a) The ideal situation is where you have both made your apologies and feel like you have a better understanding of each other now. Both parties are happy with the conversation and can chalk up the conflict as a misunderstanding. It is important at this point to let go of the conflict and not hold it against the other person. If you have stated that you are good and have accepted their apology do not bring this conflict back up at another time. It is time to let go of any residual anger, bitterness, resentment, or annoyance with the other person.
b) The second situation is usually when the conflict is a bit more serious. You both have apologized but the conflict still remains and the only way to conflict resolution is if there is some kind of change. Usually this comes in the form of “I’ll work on… and you work on….” For example “I’ll work on not reacting right away but to listen first and you work on communicating or explaining yourself better”. Sometimes even this is not enough and outside help is needed. Whether that is a counselor or just a neutral third party it is ok to ask for help. The important thing here is that change needs to happen because conflicts will continue to happen unless you take action. However, if the other person is not willing to make a change or get help then you have to decide if it is worth staying in that relationship. Healthy relationships only work when both parties are willing to put work into it.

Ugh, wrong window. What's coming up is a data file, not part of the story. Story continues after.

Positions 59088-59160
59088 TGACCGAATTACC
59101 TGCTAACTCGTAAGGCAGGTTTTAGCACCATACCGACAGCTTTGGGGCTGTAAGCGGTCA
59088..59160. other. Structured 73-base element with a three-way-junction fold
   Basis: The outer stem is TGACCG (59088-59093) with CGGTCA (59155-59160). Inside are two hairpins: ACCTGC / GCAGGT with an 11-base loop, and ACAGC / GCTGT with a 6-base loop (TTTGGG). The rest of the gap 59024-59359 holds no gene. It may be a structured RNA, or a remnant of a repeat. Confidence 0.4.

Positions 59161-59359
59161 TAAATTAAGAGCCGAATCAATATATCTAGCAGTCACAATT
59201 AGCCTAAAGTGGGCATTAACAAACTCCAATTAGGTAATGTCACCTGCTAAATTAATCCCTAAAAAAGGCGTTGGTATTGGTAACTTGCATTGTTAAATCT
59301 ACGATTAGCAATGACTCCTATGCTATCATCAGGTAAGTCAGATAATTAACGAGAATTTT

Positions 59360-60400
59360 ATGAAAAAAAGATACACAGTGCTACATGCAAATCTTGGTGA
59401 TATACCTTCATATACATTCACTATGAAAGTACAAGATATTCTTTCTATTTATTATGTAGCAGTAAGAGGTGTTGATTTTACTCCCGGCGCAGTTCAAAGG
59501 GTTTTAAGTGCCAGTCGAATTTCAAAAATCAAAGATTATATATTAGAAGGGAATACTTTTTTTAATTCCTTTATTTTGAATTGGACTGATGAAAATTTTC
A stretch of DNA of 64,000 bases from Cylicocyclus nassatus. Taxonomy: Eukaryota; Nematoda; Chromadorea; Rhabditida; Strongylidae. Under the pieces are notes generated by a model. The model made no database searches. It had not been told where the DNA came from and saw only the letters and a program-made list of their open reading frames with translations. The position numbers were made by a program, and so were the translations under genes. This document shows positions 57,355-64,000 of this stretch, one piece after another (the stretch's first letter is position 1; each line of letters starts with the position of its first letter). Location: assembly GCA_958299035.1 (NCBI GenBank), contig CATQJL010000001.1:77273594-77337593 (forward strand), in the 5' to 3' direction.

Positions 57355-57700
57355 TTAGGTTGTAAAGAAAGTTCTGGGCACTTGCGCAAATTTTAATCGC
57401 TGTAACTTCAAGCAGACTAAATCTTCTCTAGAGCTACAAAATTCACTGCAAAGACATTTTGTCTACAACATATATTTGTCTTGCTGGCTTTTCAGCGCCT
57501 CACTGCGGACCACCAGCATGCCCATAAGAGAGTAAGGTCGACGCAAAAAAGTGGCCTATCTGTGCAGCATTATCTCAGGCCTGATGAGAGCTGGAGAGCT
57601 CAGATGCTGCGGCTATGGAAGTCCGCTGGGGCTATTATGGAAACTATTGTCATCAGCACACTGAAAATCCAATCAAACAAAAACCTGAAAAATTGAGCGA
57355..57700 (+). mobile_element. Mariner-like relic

c) The last situation is where the conversation did not go well. If the person you have the conflict with is acting very hostile it may be too soon for that person to have this conversation. You may have to be willing to give them more time to process the conversation. Or again it may be beneficial to bring in a trusted neutral third party to facilitate the conversation. However, if the conflict still remains you may have to decide to either let it go for the sake of the relationship or decide if the issue is too big to continue being in that relationship.
It is important to realize that even if the other person does not apologize or can't understand your perspective at least you have communicated your feelings in a mature way. In other words you have done what you can do and cannot be responsible for the other person’s reaction.
Hopefully these steps help you find conflict resolution within your relationships. Any other steps or helpful tips that you have for conflict resolution? Comment below.